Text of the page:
Others start calling him “Hanger,” and an out-of-town stranger, trying to help the boy to profit from this talent, organizes various “hanging competitions.” At first, Hanger goes along, but after a while he becomes suspicious of the stranger’s motives; is he for real? Hanger is no longer a boy and not yet an adult – but he finds himself in a world where older adults are constantly offering advice and supervision and alleged wisdom. Until then, Hanger had always been an amiable and trusting sort; now Hanger needs to look at things through adult eyes — can he adapt to a world which seems less safe or reliable but possibly more profound?
This slender 150 page novel was first published by Harcourt in 1967 and reprinted several times. Now it is available as an ebook. TIME MAGAZINE described it as a “gentle first novel told with a fine ear for adolescent patois,” and National Book Award winning poet William Stafford called it one of the most neglected works of the 20th century. Southern novelist Eudora Welty said about the book: “I like it, and warmly admire his sturdy subject and delicately restrained treatment. It seemed to me blessed with honesty, clarity, directness, proportion and a lovely humor. . . .”
The book is a fun and easy read… Not too much seems to happen in the novel, and the protagonist (we’re sorry to report) is not a werewolf or vampire or time traveler or wizard or superhero; to all appearances, he’s just an ordinary guy, but if you penetrate beneath those appearances, you’ll find that he’s defiantly and unforgettably unique. This book will help you remember how it felt to be a teenager…before you needed to start worrying about more serious matters. Like life, or what passes for life in the world of adults.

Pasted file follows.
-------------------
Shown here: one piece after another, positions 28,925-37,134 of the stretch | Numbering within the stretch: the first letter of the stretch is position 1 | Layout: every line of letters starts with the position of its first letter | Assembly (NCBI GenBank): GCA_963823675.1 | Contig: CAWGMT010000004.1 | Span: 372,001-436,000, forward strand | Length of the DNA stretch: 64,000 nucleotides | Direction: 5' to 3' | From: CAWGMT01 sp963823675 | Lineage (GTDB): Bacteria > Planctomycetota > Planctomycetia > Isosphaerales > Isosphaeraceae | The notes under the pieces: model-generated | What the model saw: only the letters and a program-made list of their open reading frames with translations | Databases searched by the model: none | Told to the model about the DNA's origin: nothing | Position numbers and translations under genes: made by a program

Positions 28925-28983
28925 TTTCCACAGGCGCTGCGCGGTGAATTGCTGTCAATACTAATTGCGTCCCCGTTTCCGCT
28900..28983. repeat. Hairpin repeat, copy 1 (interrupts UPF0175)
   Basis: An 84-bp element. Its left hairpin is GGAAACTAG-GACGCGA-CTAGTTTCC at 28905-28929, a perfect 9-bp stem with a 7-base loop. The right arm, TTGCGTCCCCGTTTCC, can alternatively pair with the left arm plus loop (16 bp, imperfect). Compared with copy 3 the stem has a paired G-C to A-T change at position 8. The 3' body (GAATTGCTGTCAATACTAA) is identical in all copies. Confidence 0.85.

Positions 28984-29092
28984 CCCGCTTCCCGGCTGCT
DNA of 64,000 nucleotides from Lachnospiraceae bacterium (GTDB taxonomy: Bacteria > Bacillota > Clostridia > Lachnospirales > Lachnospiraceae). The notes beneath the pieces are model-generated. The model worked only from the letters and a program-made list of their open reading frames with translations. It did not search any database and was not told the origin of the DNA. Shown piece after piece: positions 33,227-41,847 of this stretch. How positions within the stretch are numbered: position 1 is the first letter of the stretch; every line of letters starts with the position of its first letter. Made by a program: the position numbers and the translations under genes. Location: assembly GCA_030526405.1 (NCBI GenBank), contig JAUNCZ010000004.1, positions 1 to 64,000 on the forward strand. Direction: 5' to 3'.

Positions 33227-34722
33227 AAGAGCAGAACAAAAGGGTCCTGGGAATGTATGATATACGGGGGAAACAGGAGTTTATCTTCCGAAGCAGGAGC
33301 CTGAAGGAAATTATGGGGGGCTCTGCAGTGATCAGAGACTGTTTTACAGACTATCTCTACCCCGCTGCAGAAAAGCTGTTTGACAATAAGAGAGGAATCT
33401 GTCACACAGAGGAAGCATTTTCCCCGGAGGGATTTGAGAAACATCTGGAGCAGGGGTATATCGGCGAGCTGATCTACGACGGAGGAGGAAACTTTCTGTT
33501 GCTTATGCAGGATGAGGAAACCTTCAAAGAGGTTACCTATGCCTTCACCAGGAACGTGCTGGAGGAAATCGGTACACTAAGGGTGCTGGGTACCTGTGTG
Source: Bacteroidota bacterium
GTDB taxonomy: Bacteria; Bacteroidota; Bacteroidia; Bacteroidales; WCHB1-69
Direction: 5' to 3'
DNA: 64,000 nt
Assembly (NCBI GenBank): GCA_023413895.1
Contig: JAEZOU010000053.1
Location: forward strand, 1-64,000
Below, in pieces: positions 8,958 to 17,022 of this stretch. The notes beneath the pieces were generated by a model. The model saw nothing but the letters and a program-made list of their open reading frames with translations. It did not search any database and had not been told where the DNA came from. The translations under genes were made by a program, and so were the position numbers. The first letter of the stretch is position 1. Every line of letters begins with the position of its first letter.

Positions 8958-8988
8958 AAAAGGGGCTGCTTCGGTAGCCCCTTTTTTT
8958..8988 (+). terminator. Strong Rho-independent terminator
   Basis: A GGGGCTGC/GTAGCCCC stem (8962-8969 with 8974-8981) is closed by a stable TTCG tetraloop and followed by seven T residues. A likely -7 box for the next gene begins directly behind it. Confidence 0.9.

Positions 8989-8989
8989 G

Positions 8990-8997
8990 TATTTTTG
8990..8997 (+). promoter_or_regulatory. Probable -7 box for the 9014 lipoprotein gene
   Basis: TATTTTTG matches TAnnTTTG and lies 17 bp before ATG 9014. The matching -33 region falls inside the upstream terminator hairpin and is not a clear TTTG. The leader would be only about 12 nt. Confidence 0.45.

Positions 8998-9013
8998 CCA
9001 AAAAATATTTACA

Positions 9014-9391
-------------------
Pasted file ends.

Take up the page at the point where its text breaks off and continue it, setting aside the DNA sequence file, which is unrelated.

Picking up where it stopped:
ABOUT THE AUTHOR:
86 year old author Jack Matthews has not only written more than 15 works of fiction, he was distinguished professor of Fiction Writing at Ohio University in Athens, Ohio for over 4 decades. Winner of Guggenheim and several arts grants, Matthews has been anthologized widely, translated into several languages and nominated for a National Book Award. His own books have been praised by Eudora Welty, Anthony Burgess, Shirley Ann Grau, Tim O’Brien, Doris Grumbach, Walker Percy and a host of other famous and highly accomplished authors. In 2011 he published the novel Gambler’s Nephew (about the accidental killing of a slave by an abolitionist while trying to save him) and A Worker's Writebook, a fiction writing guide which Matthews used to distribute to his creative writing students.
TIME MAGAZINE called it in 1967 a “gentle first novel told with a fine ear for adolescent patois,”
Mr. Matthews is a master of prose conversation and deadpan charm. He is ironic, cool, and shrewd, and he writes a lucid prose." (Tim O'Brien, NEW YORK TIMES)
"Matthews' always graceful prose finds that precise telling detail. It's easy to fall in love with such writing." (Perry Glasser, NORTH AMERICAN REVIEW)